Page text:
Killebrew community, with 1,378 units on Rossview Road, approved by the Planning Commission | SehndeWeb

CLARKSVILLE, TN (NOW CLARKSVILLE) – The Killebrew, a 307-acre, 1,378-unit mixed-use development in the Rossview area, received a recommendation for zoning approval from the Regional Planning Commission on Tuesday afternoon .

The development was originally announced in March by marketing group Tiberon Services on behalf of local developer Rossview Farms. The property is on Rossview Road, just south of Kirkwood Road and adjacent to the under construction Kirkwood School campus.

The Killebrew development is located on Rossview Road, just south of Kirkwood Road, 27 April 2022 (Contribution)

The project was billed as a fully walkable, live, work and play community with housing, retail, education, entertainment and expansive green space.

According to the master plan submitted to the RPC by Rossview Farms, the project will consist of six neighborhoods: two high-density residential neighborhoods, two single-family residential neighborhoods, a Main Street District, and a waterfront camp and recreation reserve.

Excerpt from Killebrew Master Plan, submitted to the Regional Planning Commission, 30 March 2022 (contribution)

The total number of residential units is projected at 1,378, including a mix of apartments, townhouses and single-family homes.

On Tuesday, Clarksville Christian School announced plans to build a new campus as part of the development.

Excerpt from Killebrew Master Plan, submitted to the Regional Planning Commission, 30 March 2022 (contribution)

Killebrew gets green light from RPC

The Killebrew rezoning was presented to the Clarksville-Montgomery County Regional Planning Commission on Tuesday. Commissioners voted unanimously to recommend approval.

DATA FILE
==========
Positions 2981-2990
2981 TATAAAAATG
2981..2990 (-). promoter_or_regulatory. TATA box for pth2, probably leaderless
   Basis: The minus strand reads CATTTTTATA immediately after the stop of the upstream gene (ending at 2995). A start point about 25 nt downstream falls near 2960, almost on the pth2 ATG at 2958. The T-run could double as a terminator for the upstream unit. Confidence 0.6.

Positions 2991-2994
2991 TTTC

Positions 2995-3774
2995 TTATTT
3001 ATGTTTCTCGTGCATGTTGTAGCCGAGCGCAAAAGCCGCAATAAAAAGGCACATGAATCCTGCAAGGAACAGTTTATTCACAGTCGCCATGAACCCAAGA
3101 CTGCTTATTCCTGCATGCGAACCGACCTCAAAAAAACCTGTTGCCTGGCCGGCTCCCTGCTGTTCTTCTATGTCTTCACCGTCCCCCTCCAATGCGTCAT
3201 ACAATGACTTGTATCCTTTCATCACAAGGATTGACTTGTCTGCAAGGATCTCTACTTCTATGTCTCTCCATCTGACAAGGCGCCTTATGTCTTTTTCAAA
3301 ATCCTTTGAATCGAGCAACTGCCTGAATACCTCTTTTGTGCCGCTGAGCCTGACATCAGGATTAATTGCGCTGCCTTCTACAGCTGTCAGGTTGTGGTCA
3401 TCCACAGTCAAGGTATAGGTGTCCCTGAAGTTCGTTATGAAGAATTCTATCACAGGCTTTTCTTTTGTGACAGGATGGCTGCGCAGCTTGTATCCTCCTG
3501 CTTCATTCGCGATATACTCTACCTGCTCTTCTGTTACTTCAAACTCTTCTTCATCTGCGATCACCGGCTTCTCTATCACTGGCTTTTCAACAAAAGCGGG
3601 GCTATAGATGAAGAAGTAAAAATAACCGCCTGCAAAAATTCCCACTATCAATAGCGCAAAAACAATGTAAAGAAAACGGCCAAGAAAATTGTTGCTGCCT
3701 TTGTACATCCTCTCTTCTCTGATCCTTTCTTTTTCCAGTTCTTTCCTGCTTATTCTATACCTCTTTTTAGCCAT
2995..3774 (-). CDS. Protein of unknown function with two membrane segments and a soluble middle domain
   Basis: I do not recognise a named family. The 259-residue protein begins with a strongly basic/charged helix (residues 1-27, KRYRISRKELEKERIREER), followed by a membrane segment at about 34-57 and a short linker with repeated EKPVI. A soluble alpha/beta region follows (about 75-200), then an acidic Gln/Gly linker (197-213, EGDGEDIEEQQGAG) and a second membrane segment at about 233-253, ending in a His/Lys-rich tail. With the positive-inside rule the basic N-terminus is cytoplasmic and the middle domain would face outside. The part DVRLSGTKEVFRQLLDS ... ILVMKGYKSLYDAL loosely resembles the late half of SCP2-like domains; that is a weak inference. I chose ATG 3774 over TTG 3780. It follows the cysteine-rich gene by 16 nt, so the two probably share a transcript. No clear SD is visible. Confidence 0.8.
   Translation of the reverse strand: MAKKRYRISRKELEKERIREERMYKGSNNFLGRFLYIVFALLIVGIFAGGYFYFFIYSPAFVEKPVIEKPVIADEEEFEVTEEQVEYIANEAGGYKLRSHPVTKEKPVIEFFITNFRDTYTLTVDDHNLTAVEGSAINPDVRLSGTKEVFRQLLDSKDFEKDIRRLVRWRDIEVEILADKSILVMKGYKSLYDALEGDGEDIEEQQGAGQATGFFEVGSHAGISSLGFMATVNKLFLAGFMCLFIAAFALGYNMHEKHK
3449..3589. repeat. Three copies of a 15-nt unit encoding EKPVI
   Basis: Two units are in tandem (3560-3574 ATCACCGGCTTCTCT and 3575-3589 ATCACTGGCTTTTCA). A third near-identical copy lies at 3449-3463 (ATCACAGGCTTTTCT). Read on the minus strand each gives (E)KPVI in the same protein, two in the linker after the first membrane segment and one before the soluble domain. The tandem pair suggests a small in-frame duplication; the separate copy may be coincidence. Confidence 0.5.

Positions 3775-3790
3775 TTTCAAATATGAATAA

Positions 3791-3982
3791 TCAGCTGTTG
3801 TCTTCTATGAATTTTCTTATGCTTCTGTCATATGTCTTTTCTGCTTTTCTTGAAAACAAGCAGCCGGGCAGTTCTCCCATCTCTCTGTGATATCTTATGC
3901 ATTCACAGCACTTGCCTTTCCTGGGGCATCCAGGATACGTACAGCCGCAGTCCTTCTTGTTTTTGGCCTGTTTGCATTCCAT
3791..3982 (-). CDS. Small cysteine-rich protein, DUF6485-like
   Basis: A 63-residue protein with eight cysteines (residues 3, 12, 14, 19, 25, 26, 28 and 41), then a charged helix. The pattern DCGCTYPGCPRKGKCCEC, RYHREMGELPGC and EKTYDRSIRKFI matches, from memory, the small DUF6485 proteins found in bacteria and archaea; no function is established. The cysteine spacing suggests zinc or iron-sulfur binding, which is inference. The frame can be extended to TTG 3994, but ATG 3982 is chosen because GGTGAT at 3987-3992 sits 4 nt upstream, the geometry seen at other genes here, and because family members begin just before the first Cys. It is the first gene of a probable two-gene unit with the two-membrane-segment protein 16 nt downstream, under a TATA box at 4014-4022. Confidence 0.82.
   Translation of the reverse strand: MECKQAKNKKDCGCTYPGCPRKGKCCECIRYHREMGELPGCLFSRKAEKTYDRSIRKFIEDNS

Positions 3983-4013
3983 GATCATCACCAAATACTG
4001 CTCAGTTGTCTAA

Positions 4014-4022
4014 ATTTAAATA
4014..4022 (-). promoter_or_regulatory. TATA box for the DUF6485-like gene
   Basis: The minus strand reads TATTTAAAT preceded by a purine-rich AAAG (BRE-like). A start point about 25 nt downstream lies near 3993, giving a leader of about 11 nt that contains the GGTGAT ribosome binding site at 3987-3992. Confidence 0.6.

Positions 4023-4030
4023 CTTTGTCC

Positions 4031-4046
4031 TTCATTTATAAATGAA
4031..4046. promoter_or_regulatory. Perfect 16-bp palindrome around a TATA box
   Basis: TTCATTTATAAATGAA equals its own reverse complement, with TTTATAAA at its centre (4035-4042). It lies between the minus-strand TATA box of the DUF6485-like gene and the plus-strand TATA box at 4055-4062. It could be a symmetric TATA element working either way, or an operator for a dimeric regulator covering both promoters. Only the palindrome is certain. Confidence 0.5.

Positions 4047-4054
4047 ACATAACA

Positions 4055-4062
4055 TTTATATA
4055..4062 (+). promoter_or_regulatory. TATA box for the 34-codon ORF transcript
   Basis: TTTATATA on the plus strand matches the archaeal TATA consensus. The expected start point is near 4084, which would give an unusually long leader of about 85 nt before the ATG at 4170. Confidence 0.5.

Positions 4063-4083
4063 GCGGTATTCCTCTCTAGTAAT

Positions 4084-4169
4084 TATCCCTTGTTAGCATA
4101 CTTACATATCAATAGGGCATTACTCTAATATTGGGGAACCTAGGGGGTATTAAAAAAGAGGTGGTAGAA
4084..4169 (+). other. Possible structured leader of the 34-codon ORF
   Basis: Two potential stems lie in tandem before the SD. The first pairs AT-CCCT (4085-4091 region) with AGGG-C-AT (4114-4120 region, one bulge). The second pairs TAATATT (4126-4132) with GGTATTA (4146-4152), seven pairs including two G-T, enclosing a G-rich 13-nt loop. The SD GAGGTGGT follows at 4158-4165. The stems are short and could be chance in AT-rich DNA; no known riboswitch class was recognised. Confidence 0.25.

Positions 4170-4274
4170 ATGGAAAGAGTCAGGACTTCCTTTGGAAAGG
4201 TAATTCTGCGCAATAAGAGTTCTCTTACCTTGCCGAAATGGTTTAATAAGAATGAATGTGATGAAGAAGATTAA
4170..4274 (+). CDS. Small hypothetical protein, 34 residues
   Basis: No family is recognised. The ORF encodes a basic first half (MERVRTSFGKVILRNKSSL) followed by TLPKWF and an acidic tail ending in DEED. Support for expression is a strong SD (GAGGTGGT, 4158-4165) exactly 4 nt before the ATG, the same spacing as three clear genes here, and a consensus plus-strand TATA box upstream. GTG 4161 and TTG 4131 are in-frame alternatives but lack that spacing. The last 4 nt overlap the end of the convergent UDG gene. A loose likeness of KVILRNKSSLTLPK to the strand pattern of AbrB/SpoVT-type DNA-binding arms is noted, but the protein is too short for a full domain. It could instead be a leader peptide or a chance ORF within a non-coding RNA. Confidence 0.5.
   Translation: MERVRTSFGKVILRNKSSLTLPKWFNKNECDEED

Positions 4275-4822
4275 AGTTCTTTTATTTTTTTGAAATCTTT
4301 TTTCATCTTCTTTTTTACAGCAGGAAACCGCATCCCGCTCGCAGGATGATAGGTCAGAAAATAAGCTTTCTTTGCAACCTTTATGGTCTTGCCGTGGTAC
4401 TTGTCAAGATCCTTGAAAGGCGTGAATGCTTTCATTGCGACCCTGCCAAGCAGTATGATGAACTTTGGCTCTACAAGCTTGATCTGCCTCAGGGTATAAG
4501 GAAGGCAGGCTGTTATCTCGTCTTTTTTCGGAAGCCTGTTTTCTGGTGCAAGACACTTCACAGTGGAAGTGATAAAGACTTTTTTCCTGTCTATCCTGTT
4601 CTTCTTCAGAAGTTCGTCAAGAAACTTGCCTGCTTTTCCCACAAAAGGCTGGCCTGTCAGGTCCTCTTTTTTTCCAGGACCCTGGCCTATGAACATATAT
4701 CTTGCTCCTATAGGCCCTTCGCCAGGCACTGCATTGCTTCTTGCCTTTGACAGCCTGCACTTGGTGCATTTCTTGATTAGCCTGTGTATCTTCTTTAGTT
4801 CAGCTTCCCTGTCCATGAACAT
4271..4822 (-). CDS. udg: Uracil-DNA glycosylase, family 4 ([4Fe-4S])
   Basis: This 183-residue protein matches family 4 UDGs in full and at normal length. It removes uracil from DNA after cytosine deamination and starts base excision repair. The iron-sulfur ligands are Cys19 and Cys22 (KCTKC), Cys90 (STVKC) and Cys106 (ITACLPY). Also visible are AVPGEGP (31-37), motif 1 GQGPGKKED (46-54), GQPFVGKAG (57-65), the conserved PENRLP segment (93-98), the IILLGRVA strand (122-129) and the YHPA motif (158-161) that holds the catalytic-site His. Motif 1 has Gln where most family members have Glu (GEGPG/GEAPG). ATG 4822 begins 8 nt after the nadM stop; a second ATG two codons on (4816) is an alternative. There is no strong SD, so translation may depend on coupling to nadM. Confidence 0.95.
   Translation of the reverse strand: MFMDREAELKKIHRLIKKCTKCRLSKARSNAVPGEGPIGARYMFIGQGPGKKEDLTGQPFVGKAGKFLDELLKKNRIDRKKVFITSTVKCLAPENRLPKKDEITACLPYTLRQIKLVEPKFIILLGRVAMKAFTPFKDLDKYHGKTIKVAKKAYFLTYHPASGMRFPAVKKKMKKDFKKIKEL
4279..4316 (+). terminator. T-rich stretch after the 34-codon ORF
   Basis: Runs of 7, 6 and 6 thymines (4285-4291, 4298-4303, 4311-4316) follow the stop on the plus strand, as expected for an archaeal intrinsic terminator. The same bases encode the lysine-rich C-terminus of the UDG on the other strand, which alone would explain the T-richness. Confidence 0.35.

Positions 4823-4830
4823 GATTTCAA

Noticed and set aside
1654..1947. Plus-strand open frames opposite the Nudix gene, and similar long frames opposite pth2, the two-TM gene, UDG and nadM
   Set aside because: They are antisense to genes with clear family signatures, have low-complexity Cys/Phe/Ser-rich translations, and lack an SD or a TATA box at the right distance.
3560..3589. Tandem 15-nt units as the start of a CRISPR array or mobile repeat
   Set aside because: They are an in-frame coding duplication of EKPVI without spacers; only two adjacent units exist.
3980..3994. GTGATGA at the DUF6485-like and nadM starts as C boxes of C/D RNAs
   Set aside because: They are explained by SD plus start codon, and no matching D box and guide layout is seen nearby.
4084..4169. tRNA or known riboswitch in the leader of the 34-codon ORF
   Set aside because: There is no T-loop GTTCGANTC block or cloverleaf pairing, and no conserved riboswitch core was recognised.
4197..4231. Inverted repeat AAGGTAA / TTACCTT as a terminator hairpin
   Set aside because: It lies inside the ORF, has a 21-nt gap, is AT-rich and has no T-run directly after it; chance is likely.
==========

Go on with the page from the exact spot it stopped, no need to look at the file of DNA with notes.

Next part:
“Our company is grateful for the professionalism of the Planning Commission staff and the vote of recommendation for our project by the commissioners,” Rossview Farms manager Ronnie Moore told Clarksville Now. “Killebrew will create jobs, new public amenities and more space for education in our county. We are delighted to see the project reach this major milestone.

RPC Director Jefferey Tyndall presented the master plan, including street and neighborhood layouts, traffic forecasts, housing and street elevations, and project goals.

Tyndall also noted that the project is unrelated to the widening of Rossview Road, which is at the planning stage and would run directly along the development.

“I think it’s important to take a break here. There has been a lot of misunderstanding about the current Rossview widening which is being discussed with TDOT and the county engineer. It has nothing to do with this plan. It is not made to reflect this plan. This road was built to accommodate the CMCSS school system,” Tyndall said at the meeting.

He also noted that, if the rezoning was approved by the Montgomery County Commission, it would have to undergo several site plan reviews before being built.